Through the years many celebrity Mug Shots have proven to be gags.  The one above is not.  

Yes, it’s The Chairman of the Board, The Voice, Ole Blue Eyes.

Hello, everybody. Joe Morella and Frank Segers, your classic movie guys, here today to kick off our Mug Shot Monday series with a glimpse of a young Frank Sinatra pictured in hot water with police in Bergen County, New Jersey.

These photographs are probably familiar to hardcore Sinatra devotees, but they are new to us. Intrigued, we wondered, what did Sinatra do to deserve such treatment?

We certainly know that in his later years, Sinatra had many underworld connections. One of his pals, for example, was Chicago-based gangster Sam Giancana, who shared a mistress (Judith Campbell Exner) with President John F. Kennedy.

But the above mug shots were taken when Sinatra was a young man, just starting his career. What puzzled us initially was that the singer’s Hoboken, New Jersey birthplace is located in Hudson County, not Bergen County. So what DID happen that resulted in these shots?

It turns out that this is an early case of cherchez la femme in Sinatra’s life. The year is 1938, and Sinatra is 23 years old.  He somehow gets himself involved with a young woman who lives in Lodi, New Jersey, which is in Bergen County.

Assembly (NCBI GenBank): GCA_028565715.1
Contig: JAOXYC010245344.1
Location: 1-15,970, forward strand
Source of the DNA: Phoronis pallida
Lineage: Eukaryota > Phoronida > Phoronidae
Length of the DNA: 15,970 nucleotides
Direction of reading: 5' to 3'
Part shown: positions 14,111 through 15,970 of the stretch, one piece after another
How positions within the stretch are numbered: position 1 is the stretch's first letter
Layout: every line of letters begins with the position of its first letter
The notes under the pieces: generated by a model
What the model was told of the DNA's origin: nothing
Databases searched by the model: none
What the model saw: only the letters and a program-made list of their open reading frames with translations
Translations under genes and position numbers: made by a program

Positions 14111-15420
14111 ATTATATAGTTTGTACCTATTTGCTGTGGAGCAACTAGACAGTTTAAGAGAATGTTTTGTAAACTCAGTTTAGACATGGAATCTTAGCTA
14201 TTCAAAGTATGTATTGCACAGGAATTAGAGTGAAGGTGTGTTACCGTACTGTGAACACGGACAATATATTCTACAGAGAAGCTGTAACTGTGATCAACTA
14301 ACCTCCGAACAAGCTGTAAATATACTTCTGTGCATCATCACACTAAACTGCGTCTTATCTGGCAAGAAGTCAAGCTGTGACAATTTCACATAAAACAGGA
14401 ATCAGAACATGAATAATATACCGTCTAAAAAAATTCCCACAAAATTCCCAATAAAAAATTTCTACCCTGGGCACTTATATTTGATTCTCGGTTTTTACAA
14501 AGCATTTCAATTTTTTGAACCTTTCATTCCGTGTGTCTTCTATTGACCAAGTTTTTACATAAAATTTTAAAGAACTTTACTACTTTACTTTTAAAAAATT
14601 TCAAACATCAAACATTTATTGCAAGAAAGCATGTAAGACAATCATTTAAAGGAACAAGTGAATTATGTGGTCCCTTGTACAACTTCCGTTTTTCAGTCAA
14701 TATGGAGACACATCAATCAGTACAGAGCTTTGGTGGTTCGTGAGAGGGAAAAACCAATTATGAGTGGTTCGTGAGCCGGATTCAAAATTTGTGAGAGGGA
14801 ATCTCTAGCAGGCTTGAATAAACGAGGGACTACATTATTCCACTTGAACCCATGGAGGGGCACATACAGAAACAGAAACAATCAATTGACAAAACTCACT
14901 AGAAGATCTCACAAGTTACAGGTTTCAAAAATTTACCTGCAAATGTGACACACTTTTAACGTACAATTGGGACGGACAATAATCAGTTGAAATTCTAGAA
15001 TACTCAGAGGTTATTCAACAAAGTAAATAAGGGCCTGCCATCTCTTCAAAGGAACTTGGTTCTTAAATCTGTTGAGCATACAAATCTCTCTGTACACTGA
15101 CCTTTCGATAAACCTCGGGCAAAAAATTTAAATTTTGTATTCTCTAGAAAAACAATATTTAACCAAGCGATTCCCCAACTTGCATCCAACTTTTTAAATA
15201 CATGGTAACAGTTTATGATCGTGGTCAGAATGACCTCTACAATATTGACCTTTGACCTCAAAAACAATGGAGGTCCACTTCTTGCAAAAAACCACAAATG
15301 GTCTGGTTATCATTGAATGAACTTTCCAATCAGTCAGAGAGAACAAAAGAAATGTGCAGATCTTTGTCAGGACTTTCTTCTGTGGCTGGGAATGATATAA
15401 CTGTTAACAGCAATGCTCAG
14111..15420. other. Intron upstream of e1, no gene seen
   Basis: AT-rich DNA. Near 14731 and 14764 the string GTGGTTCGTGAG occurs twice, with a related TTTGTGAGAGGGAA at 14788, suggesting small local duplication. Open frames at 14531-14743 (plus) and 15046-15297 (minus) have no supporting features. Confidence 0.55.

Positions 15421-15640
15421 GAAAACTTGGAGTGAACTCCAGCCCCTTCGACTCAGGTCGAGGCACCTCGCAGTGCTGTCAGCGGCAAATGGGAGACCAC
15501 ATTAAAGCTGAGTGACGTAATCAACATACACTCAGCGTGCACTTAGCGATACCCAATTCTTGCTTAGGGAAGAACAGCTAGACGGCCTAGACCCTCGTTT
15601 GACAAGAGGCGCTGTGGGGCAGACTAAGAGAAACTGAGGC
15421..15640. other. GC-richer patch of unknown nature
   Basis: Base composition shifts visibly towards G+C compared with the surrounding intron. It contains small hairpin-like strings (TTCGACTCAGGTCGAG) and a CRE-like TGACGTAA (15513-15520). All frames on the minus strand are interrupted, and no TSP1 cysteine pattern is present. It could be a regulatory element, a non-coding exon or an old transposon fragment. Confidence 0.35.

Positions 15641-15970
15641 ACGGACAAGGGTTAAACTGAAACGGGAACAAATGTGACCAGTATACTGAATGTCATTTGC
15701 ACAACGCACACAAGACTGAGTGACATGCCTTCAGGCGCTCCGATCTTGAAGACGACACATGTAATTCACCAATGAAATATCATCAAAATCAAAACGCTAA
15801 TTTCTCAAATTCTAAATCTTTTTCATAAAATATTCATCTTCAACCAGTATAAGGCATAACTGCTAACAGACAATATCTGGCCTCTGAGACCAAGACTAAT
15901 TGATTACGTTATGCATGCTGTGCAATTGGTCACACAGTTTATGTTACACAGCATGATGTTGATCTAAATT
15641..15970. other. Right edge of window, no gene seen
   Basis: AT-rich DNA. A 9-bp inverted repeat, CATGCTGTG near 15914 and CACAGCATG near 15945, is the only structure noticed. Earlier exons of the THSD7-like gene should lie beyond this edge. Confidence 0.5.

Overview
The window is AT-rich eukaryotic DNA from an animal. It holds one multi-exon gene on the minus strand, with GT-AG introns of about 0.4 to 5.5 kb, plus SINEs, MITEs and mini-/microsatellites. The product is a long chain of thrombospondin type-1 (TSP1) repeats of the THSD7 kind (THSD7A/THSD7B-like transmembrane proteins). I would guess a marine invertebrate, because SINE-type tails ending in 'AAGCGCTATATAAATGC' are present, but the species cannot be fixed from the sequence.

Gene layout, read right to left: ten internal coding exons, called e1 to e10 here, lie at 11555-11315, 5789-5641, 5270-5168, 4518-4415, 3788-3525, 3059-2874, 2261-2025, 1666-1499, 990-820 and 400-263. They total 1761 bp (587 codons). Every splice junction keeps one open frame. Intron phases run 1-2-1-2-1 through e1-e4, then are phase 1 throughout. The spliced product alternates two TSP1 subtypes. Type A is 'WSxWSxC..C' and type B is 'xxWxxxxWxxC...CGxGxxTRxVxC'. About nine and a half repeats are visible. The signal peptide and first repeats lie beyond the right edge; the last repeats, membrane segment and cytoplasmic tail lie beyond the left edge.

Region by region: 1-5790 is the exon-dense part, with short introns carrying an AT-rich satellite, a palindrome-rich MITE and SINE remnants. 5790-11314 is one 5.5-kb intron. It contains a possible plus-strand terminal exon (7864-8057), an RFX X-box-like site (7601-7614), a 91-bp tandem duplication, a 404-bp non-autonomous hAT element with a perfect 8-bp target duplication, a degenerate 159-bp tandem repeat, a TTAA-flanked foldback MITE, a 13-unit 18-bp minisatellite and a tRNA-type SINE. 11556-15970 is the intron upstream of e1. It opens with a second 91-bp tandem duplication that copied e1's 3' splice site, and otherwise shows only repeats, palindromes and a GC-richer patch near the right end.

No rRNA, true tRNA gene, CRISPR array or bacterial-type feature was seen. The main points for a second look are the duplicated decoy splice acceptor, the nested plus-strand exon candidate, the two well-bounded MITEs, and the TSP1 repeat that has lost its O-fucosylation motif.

According to law enforcement records, “on the second and ninth days of November 1938 at the Borough of Lodi” and “under the promise of marriage” Sinatra “did then and there have sexual intercourse with said complaintaint (the lass from Lodi), who was then and there a single female of good repute.”

Sinatra was charged with “seduction and adultery,” which sounds like an Italian movie title of the Sixties. Yes, reneging on a promise to marry was then considered a legal offense. Bergen County authorities were therefore dispatched to Hoboken to make the arrest.

As it turned out, the charges against Sinatra were later dismissed because the woman was married at the time of her fling with the young, unknown singer. Oops!

Within a year after these shots were taken, Sinatra actually did get married for the first time.

The bride was Nancy Barbato, an olive-skinned, brunette daughter of a Jersey City plasterer.  According to author Arnold Shaw’s 1968 book — Sinatra: Twentieth-Century Romantic — the singer said that In Nancy, he had found beauty, warmth and understanding. Being with her was my only escape from what seemed a grim world.

Sinatra’s marriage to Nancy lasted until 1951, and Sinatra married three more times — twice to famous actresses.  

Can you name them?

 

 

 

 

 

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